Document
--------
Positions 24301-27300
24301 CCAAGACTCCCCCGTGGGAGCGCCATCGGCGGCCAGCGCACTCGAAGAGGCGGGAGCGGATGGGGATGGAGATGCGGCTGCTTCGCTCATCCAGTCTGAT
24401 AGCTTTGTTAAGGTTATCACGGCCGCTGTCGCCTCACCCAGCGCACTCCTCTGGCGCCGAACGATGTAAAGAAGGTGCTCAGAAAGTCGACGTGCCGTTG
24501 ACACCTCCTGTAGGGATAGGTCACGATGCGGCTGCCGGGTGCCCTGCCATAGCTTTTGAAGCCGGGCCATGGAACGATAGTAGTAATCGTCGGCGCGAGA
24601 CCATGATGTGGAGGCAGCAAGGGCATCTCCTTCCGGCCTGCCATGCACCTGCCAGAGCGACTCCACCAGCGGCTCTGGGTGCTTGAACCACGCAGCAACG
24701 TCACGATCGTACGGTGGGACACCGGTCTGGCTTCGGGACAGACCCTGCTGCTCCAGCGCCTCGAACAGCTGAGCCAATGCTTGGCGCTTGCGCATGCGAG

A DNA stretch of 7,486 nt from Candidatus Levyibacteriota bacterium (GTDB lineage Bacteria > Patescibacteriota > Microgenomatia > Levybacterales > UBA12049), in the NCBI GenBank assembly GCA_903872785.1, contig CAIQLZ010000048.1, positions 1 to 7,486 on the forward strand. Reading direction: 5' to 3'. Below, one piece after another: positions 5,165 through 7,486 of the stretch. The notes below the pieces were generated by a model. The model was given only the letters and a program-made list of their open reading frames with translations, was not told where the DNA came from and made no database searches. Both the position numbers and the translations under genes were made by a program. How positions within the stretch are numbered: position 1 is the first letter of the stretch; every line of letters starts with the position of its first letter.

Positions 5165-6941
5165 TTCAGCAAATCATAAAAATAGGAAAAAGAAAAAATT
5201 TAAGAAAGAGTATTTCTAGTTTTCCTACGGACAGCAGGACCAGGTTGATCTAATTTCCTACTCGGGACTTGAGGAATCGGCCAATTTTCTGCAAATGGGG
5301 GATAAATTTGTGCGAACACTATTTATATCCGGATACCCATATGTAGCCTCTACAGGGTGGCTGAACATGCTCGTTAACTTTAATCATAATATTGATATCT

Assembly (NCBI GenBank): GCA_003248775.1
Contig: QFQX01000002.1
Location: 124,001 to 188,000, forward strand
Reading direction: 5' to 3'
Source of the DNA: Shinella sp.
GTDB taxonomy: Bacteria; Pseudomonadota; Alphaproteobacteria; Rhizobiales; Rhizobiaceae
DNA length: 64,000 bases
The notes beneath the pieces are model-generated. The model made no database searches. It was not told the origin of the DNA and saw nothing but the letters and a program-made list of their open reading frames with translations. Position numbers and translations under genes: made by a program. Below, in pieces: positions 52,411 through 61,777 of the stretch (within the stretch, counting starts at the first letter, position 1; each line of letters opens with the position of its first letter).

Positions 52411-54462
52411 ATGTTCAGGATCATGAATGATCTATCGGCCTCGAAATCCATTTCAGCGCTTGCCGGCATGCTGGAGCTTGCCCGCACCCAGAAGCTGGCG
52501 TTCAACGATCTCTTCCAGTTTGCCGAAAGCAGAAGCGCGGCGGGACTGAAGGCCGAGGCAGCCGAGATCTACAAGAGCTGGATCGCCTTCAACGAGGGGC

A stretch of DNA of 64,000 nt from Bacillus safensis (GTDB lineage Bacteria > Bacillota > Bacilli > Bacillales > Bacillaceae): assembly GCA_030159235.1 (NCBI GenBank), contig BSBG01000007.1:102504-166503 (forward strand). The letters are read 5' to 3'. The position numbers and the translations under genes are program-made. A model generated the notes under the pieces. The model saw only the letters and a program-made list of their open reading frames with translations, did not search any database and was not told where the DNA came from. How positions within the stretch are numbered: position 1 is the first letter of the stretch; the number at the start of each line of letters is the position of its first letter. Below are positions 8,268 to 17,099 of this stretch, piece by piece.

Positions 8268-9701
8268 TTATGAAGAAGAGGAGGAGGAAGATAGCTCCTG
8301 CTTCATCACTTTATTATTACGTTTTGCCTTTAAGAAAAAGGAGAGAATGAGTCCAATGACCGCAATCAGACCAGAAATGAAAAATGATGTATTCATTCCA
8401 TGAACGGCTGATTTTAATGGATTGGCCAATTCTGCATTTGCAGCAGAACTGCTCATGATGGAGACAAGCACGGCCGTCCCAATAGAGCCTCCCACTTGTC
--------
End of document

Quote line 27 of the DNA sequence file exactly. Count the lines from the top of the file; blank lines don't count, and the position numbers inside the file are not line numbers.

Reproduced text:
8401 TGAACGGCTGATTTTAATGGATTGGCCAATTCTGCATTTGCAGCAGAACTGCTCATGATGGAGACAAGCACGGCCGTCCCAATAGAGCCTCCCACTTGTC